I began my slide into Internet obsession back in 2002, when I wrote what was then quaintly called a "weblog" to document my and my husband's journey of uprooting our safe lives in Arkansas, selling our house and putting everything in storage, and moving to France to follow in the creative footsteps of painter Henri Matisse. I liked the immediacy of the Internet and soon was putting in 16-hour days documenting our physical and emotional journey -- along with travel notes and recommendations so people at home could read my blog and live vicariously through us. Before this, I had never taken a digital photo in my life nor looked at another blog.
This was just the beginning. In December 2006, I switched from a PC to a Mac, enabling me to spend even longer, more delirious hours in front of my computer screen. When The Huffington Post came along, just in time for me to become involved in the 2008 U.S. presidential election, I was thrilled with this liberal outlet and revved up my blogging in support of Barack Obama. Having worked in Washington, D.C., on Capitol Hill, I instinctively understood that this new political tool could change the world.
And the slippery slope continued. By now I had fallen in love with my MacBook, and with Apple. It was fascinating, and great fun, to create such a variety of cool media. I stoked up my blog, "Beth Arnold: Letter From Paris," and watched my very own words fly, like birds, to all corners of the earth. Then Facebook and Twitter came along, and I didn't think twice about diving in. From there, there was no turning back.
But at some point along the way it all began to feel different. Not as exhilarating. I was sitting in my chair all day, getting no exercise. I had quit smoking and, over time, gained 30 pounds. When I looked in the mirror, I didn't recognize myself. I wasn't seeing my friends. I lived in Paris, the most beautiful city in the world, and I was hardly going outside.
About a year ago, I realized I was burned out. "Fried and fragmented" were the words that felt most right to me. For too long I had been flinging pieces of myself haphazardly into cyberspace, and to what end? I felt lost from who I was. Then I came across a quote from Ralph Waldo Emerson:
We live in succession, in division, in parts, in particles. Meantime within man is the soul of the whole; the wise silence; the universal beauty, to which every part and particle is equally related, the eternal ONE. And this deep power in which we exist and whose beatitude is all accessible to us, is not only self-sufficing and perfect in every hour, but the act of seeing and the thing seen, the seer and the spectacle, the subject and the object, are one. We see the world piece by piece, as the sun, the moon, the animal, the tree; but the whole, of which these are shining parts, is the soul.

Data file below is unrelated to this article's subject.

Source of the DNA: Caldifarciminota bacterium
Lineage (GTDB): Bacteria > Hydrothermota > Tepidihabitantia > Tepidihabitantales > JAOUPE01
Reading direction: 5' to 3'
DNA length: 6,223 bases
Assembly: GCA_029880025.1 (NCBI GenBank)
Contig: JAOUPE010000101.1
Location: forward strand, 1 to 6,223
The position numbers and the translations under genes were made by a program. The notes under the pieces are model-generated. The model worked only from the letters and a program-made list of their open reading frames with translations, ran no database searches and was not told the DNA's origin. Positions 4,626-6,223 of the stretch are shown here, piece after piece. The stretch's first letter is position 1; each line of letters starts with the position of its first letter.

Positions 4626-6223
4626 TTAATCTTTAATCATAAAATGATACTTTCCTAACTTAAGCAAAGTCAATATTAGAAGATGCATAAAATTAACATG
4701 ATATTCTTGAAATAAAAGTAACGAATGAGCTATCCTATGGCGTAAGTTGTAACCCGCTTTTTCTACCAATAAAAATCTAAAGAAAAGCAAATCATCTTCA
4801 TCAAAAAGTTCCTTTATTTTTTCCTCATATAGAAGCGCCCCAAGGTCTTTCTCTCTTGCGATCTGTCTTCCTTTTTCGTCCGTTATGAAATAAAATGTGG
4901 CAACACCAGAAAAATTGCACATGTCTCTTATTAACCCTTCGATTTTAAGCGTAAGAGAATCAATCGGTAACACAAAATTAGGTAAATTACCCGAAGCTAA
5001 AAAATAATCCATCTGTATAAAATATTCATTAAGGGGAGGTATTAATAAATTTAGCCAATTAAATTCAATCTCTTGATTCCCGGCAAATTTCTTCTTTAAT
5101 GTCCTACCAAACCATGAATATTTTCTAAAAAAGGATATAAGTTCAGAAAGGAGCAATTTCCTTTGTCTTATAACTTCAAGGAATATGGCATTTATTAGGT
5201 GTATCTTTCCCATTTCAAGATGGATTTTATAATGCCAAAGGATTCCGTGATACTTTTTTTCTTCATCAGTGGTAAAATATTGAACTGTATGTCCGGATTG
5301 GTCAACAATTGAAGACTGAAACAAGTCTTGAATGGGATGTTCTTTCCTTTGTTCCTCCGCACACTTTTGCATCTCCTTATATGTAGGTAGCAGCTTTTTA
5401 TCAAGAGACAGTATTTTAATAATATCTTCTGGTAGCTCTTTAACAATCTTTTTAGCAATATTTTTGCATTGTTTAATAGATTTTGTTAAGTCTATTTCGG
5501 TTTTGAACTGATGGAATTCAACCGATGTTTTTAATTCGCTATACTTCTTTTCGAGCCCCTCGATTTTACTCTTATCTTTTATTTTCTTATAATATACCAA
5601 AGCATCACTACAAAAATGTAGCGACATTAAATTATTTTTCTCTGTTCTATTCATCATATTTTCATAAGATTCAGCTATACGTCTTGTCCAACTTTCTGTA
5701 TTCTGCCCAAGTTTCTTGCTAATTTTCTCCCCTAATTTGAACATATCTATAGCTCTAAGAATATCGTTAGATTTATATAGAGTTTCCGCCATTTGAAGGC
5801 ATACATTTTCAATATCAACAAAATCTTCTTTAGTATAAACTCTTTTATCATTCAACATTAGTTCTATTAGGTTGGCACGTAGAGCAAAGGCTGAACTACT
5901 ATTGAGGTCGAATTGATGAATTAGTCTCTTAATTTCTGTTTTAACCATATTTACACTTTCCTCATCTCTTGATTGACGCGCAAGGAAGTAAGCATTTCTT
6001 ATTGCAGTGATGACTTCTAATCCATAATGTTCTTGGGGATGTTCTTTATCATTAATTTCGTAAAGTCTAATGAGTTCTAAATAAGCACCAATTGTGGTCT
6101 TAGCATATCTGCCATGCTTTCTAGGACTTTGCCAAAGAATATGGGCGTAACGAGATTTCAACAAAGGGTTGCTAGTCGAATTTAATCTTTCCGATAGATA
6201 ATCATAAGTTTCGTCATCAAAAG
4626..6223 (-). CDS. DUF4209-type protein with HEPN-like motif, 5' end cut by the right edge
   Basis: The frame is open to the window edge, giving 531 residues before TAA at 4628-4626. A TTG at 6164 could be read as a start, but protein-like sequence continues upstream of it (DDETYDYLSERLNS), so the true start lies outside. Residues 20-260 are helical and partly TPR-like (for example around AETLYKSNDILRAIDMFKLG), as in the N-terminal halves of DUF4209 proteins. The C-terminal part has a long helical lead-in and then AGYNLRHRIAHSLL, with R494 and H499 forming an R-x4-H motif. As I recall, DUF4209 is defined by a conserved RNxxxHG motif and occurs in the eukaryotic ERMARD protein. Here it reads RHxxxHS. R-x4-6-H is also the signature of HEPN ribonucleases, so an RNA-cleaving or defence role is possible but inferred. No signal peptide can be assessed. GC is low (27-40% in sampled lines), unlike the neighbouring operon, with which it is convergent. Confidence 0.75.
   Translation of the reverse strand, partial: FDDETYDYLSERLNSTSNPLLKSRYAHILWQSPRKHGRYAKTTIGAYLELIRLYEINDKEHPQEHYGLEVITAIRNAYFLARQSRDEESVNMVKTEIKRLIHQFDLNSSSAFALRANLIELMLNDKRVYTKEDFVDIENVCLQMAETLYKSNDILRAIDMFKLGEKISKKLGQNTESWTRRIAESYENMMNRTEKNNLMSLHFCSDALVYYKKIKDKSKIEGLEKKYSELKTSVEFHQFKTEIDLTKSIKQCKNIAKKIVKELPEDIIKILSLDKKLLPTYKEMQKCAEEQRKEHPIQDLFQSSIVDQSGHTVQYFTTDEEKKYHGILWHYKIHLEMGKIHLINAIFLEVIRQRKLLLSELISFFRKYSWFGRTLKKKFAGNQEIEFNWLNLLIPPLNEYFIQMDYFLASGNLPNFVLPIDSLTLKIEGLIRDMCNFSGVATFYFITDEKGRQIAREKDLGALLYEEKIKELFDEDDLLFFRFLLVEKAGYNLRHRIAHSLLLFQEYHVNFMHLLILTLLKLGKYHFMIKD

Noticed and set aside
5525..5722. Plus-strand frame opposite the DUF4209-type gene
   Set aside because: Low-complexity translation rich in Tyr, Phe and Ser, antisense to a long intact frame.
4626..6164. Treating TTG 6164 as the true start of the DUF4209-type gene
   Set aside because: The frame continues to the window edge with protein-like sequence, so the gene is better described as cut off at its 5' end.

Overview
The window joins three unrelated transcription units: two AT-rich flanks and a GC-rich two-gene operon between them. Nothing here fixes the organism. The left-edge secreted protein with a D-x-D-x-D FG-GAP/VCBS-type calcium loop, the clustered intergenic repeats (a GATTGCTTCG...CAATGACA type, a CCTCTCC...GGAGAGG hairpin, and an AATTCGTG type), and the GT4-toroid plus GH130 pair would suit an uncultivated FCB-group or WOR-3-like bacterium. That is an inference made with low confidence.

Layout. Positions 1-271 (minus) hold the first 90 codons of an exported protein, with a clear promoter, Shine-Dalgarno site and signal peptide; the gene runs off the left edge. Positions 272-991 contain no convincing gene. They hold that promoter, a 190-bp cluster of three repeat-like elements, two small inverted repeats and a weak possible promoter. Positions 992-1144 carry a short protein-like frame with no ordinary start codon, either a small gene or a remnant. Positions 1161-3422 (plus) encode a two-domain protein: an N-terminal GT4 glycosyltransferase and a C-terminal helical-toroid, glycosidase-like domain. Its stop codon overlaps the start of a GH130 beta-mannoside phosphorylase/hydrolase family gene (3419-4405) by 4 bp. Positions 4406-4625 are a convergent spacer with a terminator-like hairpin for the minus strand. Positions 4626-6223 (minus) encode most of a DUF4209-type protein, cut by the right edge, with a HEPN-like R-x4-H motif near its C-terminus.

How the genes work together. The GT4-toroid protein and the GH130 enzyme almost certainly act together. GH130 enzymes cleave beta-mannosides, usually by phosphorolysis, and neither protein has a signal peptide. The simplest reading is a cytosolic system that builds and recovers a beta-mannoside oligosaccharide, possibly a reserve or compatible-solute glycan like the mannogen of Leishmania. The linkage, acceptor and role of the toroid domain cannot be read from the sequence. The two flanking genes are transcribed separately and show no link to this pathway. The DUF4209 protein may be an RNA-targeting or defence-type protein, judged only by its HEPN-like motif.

It resonated, this idea of parts and particles, the eternal "One," the soul of the whole. All those pieces of myself that I'd scattered to the four winds -- I knew it was time to call them home.
So this Thursday, Sept. 15, I leave Paris for a remote Greek island. There I'll submit myself to basic rehab's 28 days of cleansing from my addiction, of giving my brain and body a much-needed rest. No Googling. No Social Media. No email on any device at all. This exchange of my normal, toxic element for a healthy new natural environment is designed to bring me back into a more direct and complete relationship with myself. I will meditate and exercise every day. I will look for whole and organic foods in order to cook healthy meals. My reading sources will only be in print. If I communicate with someone, I will have to speak with them by telephone. No texting, no Instant Messaging. I will return my life to a human pace.
Every day, I will consciously consider how I'm feeling -- what's happening within me, how I'm reacting to being offline, what it feels like to live again in real-world real time. I will write 28 "chapters," one for each day, spanning the arc from breaking free of this powerful force, to becoming whole again, to facing a more balanced life with the Internet when the 28 days are up. Making use of the powerful tactics of the Web, I'll start each chapter by typing a 140-character Tweet -- to myself. Me communicating with me for a change. Reminding myself of who I really am.
In general, I know that going off the Internet cold turkey for four weeks will be a shocking change to my body, mind and lifestyle. And in time I imagine it will provide something close to harrowing reading for the millions of Internet-obsessed readers who've totally forgotten what living a real life is like.
I know I will miss my Internet friends. If any of you absolutely needs to get a message to me during this time off, you can send a note to my husband, whose contact information you can find at this link. He'll then pass it on by phone -- the old-fashioned way.
In the meantime, I envision "28 days (without the internet)" as the emotional, physical, and spiritual journey of our time; the journey that millions of people feel in their hearts they need to take, but haven't yet been shown the way; the journey from the Internet back to the inner self.
Beth Arnold lives and writes in Paris although she's headed for Greece. To see more of her work, go to www.betharnold.com. Sign up to hear more about "28 days (without the internet)."